• one pound of scraps leftover from canning for Thai fish cakes.
Albacore Tuna in the Freezer
I adapted the Thai Fish Cake recipe from Elana Amsterdam's Gluten-Free Almond Flour Cookbook. These were simply delicious served with a quick pickle of cucumbers made with rice wine vinegar, though I might have made a relish with cucumbers, lime juice, fish sauce, chile sauce, and sesame oil if I were serving guests. Also, I realized while we were eating that lemongrass would have made a wonderful addition to these fish cakes...probably just a tablespoon finely minced would be perfect.

1 pound fresh tuna, chopped into 1/4-inch cubes
1/2 cup blanched almond flour
1/2 cup unsweetened coconut flakes, toasted
3 large eggs
2 tablespoons finely chopped cilantro
1 tablespoon minced ginger
2 teaspoon minced shallot
1/2 teaspoon sea salt
1 tablespoon fish sauce
1 tablespoon lime juice
2 tablespoons coconut oil

In a large bowl, thoroughly combine all ingredients except coconut oil. Heat oil in a 12-inch skillet over medium-high heat. Form mixture into 2-inch patties, they will be quite moist. Gently place each patty into the pan as you form them. Cook for 4 to 6 minutes on each side until golden brown, turning carefully (I used two spatulas to turn mine). Drain on a cooling rack.


  1. I'm digging your website! Our family has recently desired to go into fishing as a way to increase of self sufficiency and know where much of our meat comes from. The problem comes in that I don't really know what is going on with the fish thing. I'm totally clueless about fish.

    However, I'm highly excited about canning our own tuna. We live close to you all and my family has a beach house in Long Beach, Washington we inherited. I'm highly familiar with Warrenton and would love to support the local families. However, I have almost no idea about what a loin is, what really is involved in a "tail end" or such. Could you possibly help me out here? Is a loin basically a fillet?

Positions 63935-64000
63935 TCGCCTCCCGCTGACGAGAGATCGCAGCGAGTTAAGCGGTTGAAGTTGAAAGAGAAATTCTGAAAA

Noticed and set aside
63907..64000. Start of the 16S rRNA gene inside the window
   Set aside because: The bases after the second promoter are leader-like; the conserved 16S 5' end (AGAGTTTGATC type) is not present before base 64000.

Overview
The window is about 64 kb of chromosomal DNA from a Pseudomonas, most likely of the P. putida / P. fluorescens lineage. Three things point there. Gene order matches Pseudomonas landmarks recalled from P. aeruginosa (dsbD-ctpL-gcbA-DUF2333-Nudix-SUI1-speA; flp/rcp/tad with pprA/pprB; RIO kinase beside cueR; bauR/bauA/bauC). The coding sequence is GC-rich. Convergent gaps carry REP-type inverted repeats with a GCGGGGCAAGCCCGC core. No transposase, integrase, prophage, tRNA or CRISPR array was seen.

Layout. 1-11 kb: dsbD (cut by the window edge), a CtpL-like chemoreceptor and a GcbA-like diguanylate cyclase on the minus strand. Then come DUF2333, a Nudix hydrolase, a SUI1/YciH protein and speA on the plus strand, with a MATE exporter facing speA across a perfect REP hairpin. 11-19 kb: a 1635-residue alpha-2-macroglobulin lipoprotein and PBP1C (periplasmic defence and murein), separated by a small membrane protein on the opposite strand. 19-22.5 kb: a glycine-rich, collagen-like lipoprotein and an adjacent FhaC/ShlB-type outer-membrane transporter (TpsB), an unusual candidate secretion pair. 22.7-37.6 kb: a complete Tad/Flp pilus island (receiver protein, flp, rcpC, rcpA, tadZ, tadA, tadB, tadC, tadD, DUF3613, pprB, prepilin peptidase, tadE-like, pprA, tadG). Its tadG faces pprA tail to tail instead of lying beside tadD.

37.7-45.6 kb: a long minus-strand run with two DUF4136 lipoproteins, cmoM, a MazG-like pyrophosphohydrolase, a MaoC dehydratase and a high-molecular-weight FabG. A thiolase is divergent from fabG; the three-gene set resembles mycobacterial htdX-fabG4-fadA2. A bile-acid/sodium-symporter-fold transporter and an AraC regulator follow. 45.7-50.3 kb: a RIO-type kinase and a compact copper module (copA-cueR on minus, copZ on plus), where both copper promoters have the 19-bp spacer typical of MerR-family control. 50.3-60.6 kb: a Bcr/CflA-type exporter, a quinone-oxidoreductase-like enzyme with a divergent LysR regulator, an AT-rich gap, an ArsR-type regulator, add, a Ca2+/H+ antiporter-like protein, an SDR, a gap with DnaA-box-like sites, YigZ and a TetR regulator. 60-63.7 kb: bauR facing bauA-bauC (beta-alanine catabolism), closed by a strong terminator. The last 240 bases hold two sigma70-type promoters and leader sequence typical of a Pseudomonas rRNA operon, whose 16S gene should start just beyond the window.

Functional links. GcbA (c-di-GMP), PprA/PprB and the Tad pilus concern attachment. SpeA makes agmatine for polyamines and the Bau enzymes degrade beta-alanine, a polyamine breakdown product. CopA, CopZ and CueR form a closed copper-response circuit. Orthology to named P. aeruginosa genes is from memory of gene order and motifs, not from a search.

I checked out the website and it said they would do the loining for 6 dollars a fish...is that filleting? Any help here would be great!

  2. Ooh, canning at the beach house would be awesome! I drove out from PDX to Warrenton and back with our haul and didn't get to start canning until the next day. If you have a cook stove, you can do it outside and not have your house reek of fish for days.

    Yep, the loin is the fillet and loining is filleting. The loin is a big, long boneless piece of meat, tapered at each end. There are four loins per tuna. When canning, you can just cut the loin into 2" thick pieces and they fit perfectly into a half-pint wide mouth canning jar. The "tail pieces" I'm referring to are the tapered ends. Due to their shape, they don't fit well in a jar, so I save them for smoking later. The $6/per fish loining is totally worth it IMO. They do a nice job--way neater than we can--and you don't have to deal with fish guts (though our chickens would love to have them as a treat).

  3. You are awesome! Thank you so much for all the info. I'm going to call/email them tomorrow to find out prices and a good time to pick everything up. This is SO great!

  4. Yer welcome. That post should have gone up last September. Something went wrong at some point. Anyway. Oregon tuna season is mid-August thru mid- to late-September. You could comfort yourself with some Dungeness crab...